The covenant was kept until every child in the five families was converted.
—Herald of His Coming
Spurgeon On Mother’s Prayers
“I cannot tell you how much I owe to the custom on Sunday evenings while we were yet children for Mother to stay at home with us, and then we sat around the table and read verse after verse and she explained the Scriptures to us. After that was done there came a time of pleading, and the question was asked how long it would be before we would think about our state; how long before we would seek the Lord.
“Then came a mother’s prayer; and some of the words of our mother’s prayer we shall never forget even when our hair is gray.”
—Charles Haddon Spurgeon
Prayers for our Children
How should we pray? What should we pray? “Pray without ceasing”!! This doesn’t mean we should be praying all the time but we should be in close communication with the Lord all day long. We should also have regular times of prayer where we can bring specific requests and concerns to the Lord and offer Him the praise and thanksgiving that only belong to Him. I think prayers for our children should be specific also. By talking with other moms and reading many books, I’ve come up with a list of prayers that we can pray on behalf of our children. This list is by no means exhaustive and I’m sure you can add many more to it! I put these on note cards and have them with my devotional materials as a reminder to pray.
Pray that my children will trust in the Lord for direction in their lives, including their occupation: Proverbs 3:5-6
Pray that my children will fear the Lord and serve Him: Duet. 6:13
Pray that my children will be hedged in so they cannot find their way to wrong people or wrong places, and that wrong people cannot find their way to my children: Proverbs 13:20 and 1 Corinthians 15:33
Pray that my children will hate sin: Psalm 97:10
Pray that my children will be teachable and able to take correction: Proverbs 13:1
Pray that my children will have quick, repentant hearts: Psalm 51:1-3
Pray that my children will know Jesus as Savior early in life: Psalm 63:1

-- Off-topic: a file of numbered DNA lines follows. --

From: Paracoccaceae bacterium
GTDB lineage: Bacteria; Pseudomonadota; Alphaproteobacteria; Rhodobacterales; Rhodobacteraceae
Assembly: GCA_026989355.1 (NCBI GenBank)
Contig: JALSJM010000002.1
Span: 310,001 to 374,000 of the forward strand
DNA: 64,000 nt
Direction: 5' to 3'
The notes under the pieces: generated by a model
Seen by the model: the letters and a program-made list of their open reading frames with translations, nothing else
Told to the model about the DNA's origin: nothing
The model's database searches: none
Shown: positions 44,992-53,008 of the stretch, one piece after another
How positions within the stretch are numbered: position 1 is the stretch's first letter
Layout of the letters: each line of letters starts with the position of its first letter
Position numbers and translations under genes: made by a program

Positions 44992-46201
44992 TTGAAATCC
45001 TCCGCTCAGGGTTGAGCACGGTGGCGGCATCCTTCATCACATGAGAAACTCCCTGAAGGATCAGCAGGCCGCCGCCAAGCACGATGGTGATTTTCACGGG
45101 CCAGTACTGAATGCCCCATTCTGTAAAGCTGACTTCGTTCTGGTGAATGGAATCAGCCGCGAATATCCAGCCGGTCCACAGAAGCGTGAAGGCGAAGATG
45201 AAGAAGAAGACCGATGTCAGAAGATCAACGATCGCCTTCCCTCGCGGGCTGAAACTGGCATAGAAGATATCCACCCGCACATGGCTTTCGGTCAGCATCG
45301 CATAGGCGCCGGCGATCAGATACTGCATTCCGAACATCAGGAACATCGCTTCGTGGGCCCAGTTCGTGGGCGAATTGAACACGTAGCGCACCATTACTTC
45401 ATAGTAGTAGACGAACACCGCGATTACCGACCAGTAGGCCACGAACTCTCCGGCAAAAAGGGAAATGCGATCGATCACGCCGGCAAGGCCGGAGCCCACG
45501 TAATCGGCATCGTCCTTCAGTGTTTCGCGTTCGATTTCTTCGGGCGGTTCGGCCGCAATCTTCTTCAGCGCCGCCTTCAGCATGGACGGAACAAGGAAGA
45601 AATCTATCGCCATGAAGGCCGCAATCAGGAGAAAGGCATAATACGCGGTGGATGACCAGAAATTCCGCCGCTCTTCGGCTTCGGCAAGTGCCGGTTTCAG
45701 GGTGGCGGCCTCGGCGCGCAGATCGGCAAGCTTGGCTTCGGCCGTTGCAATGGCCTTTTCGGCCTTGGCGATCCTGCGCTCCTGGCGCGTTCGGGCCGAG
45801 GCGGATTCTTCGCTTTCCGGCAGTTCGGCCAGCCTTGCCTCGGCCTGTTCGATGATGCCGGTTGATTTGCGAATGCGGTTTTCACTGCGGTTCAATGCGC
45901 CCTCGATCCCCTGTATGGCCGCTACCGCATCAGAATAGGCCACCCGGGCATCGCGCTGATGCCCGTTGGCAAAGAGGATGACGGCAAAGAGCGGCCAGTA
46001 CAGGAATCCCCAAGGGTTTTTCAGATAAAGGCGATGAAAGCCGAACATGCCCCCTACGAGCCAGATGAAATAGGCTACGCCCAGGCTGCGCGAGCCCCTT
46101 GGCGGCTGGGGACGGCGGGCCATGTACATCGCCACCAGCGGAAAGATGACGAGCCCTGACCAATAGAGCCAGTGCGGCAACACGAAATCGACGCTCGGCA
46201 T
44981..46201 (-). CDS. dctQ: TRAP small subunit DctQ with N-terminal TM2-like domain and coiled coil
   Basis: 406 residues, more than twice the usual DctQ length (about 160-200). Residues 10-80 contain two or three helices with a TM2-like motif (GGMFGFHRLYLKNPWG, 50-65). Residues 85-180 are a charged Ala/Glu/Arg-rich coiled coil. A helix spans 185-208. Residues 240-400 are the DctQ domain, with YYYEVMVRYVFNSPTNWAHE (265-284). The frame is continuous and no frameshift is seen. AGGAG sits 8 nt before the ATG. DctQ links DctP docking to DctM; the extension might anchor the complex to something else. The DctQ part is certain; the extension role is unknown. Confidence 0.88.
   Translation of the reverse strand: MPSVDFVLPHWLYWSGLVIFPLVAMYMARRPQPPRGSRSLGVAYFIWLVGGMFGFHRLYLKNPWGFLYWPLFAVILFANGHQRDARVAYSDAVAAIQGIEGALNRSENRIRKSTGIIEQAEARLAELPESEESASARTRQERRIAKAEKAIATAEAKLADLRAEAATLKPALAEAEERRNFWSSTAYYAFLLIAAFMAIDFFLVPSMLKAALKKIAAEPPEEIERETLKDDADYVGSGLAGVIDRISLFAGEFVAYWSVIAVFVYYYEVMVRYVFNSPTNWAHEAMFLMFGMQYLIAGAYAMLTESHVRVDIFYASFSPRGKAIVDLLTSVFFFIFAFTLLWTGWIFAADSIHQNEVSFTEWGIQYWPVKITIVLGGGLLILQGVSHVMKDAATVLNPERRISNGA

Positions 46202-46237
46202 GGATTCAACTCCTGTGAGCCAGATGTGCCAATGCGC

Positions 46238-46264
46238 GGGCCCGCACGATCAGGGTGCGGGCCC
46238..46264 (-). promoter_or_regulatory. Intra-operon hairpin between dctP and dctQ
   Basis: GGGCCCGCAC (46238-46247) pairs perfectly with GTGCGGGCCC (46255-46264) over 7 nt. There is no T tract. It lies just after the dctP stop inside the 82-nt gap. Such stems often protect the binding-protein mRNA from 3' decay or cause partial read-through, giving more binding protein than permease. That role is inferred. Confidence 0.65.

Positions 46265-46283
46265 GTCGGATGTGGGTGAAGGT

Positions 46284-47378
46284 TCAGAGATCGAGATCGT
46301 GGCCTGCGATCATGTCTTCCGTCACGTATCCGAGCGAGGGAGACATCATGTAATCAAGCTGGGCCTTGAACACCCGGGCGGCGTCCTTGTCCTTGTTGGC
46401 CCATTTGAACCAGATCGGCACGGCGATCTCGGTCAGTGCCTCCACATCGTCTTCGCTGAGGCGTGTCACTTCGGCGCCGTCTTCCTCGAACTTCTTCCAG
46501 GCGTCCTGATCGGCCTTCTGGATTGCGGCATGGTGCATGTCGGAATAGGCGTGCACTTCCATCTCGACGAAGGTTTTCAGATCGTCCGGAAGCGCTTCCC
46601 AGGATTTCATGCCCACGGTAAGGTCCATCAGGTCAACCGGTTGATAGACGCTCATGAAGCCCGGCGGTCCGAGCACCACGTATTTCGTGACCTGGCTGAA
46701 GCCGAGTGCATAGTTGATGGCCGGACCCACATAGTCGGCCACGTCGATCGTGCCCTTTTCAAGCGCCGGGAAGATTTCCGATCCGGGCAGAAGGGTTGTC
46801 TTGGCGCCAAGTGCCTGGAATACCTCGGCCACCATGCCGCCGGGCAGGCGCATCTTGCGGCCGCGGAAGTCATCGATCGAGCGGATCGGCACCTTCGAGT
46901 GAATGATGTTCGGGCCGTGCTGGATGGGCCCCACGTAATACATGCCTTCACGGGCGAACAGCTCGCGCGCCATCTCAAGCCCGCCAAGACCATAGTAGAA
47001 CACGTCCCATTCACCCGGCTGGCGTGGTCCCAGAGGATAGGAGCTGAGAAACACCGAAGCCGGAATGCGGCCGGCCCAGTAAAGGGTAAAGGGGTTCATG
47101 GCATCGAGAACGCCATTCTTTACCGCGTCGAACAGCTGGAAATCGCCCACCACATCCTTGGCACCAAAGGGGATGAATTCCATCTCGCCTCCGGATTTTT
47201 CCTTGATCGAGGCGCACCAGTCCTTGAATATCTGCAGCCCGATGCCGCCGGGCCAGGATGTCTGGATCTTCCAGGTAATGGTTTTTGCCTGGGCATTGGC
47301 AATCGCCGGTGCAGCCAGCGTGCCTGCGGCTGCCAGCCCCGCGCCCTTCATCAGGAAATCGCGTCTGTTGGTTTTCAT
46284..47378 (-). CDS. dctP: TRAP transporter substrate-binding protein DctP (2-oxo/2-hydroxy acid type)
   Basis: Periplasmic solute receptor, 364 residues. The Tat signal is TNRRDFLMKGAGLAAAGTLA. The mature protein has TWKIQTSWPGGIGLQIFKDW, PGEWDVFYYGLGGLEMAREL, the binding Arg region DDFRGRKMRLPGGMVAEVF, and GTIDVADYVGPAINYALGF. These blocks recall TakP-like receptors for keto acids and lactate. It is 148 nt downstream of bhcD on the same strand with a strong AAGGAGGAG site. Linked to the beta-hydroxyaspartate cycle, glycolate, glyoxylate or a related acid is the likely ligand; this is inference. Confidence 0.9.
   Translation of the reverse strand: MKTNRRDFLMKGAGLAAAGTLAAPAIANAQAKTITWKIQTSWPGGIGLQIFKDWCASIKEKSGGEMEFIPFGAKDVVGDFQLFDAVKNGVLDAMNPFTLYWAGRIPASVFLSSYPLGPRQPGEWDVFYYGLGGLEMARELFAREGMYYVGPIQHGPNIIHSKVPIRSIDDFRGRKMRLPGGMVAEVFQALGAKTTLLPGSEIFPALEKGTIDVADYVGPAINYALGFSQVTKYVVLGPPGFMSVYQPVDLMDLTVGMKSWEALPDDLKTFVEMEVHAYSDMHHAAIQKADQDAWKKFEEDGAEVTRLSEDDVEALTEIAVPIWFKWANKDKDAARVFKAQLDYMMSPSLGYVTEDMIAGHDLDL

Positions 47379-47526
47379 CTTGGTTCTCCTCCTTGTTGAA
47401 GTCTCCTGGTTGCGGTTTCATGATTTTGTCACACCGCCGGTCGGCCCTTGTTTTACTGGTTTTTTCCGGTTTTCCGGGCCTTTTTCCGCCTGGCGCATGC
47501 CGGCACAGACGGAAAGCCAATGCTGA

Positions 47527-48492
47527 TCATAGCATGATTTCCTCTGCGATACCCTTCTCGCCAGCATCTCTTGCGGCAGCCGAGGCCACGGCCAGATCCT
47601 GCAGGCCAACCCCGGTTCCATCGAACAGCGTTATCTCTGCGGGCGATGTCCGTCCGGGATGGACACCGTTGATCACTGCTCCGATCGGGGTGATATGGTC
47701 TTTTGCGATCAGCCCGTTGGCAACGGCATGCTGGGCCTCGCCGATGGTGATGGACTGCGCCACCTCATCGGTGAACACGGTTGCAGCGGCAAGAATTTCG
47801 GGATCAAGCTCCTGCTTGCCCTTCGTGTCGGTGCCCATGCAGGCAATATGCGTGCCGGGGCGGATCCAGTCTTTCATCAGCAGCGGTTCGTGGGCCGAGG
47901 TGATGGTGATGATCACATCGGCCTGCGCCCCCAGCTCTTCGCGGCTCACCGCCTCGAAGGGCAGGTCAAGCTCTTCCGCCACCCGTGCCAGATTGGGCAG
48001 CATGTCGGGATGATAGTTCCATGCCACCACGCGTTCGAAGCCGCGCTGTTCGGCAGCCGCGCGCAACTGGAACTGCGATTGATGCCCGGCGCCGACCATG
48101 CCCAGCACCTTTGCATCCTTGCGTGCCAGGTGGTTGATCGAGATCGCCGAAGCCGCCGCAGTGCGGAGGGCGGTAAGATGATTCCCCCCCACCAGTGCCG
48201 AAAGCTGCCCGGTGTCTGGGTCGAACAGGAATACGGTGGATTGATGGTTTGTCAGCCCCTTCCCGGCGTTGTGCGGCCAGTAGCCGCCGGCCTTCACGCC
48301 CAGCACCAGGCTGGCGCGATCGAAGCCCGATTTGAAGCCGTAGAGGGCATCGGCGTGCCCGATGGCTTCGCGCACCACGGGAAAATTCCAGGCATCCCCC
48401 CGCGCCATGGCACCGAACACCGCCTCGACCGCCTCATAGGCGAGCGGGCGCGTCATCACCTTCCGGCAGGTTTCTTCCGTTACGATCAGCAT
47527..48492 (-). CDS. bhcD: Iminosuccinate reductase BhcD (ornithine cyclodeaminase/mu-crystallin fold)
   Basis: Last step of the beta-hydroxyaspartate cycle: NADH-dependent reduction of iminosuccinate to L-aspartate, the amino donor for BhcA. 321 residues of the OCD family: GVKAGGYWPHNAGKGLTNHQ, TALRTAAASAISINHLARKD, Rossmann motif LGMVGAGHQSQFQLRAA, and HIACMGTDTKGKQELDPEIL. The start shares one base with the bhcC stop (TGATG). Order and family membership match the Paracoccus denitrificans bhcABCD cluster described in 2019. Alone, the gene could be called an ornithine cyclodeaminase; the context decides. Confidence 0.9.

Pray that my children will learn to submit totally to God and actively resist Satan in all circumstances: James 4:7
Pray that my children will have a responsible attitude in all interpersonal relationships: Daniel 6:3
Pray that my children will be single-hearted, willing to be sold-out to Jesus: Romans 12:1-2
Pray that my children will respect those in authority over them: Romans 13:1
Pray that my children will desire the right kind of friends and be protected from the wrong kind: Proverbs 1:10, 15
Pray that my children will honor their parents so all will go well with them: Ephesians 6:1-2
Pray that my children will be kept from the wrong mate and saved for the right one: 2 Corinthians 6:14
Pray that my children and their prospective mates will be kept pure until marriage: 1 Corinthians 6:18-20
Pray that my children will live by the Spirit and not gratify the flesh: Galatians 5:16
Pray that my children’s lives will bear the fruit of the Spirit: Galatians 5:22-23
Pray that my children will be caught when they are guilty: Psalm 119:71
I believe that we can have a great influence on our children through our prayers. God tells us to bring our requests before Him with thanksgiving. We can be thankful that God is a God who hears our prayers. Who listens and answers. We should also remember that God is sovereign and His answers are not our answers. He knows what is best for our children. We shouldn’t think of our prayers as magic potions that will always have the answer we want. Our children may stray; they may not want to follow in the right paths—that’s all the more reason to pray and keep praying. Even if they are older and far from the Lord, He wants us to persevere in prayer and to abound in hope. He wants us to “draw near with confidence to the throne of grace, that we may receive mercy and may find grace to help in time of need.” He also says “let us hold fast the confession of our hope without wavering, for He who promised is faithful.”